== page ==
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Issue Brief

Ohio U.S. Senatorial Candidate Spending Analysis – Josh Mandel

October 1, 2012

Ohio U.S. Senatorial Candidate Spending Analysis – Josh Mandel

Total Net Spending Agenda: -$103.897 billion (savings)


Energy, Agriculture, and the Environment: -$301 million (savings)

A. Expand Onshore Energy Production:

“[I would [e]mbark on a pro-American energy policy. We must make energy independence our national mission with an all-of-the-above, free-market strategy to maximize the natural resources with which we have been blessed. …

Common sense solutions … [r]emove barriers to energy exploration. Artificial federal barriers to drilling and refining must be removed.”

“I believe the oil and gas we have in our ground in Ohio and the rest of America are assets, and in a responsible way that protects the air we breathe and the water we drink, I believe we should be drilling for oil and gas.”

“We should be exploring for natural resources here in the United States of America, here in the Utica shale and the Marcellus shale, right here in the state of Ohio.” (00:44)

“There are some who are trying to convince the country that coal is a liability. In my opinion, it is a blessing.”

Cost: -$301 million (-$1.505 billion over five years) (partial estimate).


  • Shale Development: -$1 million (-$5 million over five years) (partial estimate). Related legislation has been introduced in the form of H.R. 3408 (112th Congress), the Protecting Investment in Oil Shale the Next Generation of Environmental, Energy, and Resource Security (PIONEERS) Act. The bill would authorize the sale of ten parcels (no less than 25,000 acres each) of public lands for shale oil drilling and development. A Congressional Budget Office (CBO) estimate is available. There are 13 other related bills in the 112th Congress to open lands for shale extraction; however, none currently have cost estimates available.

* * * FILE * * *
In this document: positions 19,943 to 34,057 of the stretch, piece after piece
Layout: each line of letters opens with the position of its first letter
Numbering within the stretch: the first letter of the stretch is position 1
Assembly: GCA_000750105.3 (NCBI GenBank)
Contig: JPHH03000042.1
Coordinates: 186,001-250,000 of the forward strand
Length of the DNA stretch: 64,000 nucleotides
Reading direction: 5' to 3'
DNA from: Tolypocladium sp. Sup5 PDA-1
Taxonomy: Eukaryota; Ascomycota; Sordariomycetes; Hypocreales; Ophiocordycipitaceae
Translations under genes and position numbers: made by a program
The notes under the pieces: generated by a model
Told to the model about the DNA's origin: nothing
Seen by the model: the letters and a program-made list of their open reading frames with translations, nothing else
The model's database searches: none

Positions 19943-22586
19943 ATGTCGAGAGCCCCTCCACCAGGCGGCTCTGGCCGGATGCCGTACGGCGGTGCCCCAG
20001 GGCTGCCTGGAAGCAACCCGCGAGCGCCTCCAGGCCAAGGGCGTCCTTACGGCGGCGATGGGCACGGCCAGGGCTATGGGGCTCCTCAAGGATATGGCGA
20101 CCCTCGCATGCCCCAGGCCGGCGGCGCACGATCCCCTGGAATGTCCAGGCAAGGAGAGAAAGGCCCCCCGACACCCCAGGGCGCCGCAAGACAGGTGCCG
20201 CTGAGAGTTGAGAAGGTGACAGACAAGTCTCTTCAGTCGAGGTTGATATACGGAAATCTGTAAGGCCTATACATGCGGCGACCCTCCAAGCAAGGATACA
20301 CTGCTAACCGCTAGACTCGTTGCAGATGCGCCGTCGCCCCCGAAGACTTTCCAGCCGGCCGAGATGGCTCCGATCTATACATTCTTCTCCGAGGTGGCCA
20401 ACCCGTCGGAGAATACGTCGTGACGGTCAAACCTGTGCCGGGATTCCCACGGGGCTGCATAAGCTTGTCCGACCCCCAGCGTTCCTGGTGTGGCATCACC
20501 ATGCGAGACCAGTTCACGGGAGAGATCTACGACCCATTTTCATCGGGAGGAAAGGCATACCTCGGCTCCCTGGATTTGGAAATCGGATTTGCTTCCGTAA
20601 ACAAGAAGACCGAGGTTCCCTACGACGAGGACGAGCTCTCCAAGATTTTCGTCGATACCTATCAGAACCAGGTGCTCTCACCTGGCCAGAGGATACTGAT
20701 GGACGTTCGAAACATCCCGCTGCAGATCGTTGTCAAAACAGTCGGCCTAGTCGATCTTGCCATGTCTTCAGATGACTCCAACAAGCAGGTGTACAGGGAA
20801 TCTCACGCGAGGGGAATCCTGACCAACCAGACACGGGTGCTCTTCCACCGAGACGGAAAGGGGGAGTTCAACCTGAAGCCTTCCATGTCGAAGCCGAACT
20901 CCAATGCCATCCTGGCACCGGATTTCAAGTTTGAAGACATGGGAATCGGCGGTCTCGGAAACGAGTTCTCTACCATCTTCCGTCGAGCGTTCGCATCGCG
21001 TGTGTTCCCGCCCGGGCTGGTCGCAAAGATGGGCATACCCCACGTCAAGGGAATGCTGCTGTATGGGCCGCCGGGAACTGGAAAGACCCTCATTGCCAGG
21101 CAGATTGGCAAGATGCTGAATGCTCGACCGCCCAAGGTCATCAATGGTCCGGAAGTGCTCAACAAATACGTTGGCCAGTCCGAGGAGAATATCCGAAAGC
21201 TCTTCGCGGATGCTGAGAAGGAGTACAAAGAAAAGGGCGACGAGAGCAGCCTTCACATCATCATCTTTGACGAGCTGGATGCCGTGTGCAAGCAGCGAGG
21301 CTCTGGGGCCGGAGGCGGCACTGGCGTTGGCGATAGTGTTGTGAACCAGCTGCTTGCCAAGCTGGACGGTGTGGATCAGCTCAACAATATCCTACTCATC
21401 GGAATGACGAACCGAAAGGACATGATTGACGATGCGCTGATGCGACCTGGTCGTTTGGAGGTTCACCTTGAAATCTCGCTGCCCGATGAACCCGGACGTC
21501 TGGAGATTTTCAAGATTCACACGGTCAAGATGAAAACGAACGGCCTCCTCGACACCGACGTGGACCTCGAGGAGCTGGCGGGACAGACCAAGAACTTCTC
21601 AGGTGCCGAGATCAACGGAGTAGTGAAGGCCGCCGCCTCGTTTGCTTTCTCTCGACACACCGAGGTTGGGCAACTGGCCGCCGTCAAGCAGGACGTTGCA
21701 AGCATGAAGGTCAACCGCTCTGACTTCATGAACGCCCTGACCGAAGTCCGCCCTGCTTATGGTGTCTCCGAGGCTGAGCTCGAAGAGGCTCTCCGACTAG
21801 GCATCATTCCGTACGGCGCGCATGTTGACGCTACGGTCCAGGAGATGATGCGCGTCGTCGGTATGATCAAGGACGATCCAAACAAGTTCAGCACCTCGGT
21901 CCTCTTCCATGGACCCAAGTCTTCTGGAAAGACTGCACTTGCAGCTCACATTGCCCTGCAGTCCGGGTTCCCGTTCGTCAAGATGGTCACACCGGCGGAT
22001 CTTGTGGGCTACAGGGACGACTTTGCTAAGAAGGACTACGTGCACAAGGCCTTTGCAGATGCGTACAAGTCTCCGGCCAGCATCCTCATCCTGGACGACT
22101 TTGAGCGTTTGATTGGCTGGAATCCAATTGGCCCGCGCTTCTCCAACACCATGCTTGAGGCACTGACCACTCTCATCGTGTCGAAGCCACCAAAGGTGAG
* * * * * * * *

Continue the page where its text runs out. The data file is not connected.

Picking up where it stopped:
• Alaska Onshore Drilling: -$300 million (-$1.5 billion over five years). Related legislation has been introduced in the form of H.R 3407 (112th Congress), the Alaskan Energy for American Jobs Act. The bill would implement an oil and gas leasing program for the coastal plain of the Arctic National Wildlife Refuge that would generate $1.5 billion in offsetting receipts, which budget agencies classify as negative outlays, through FY 2017. A CBO estimate is available.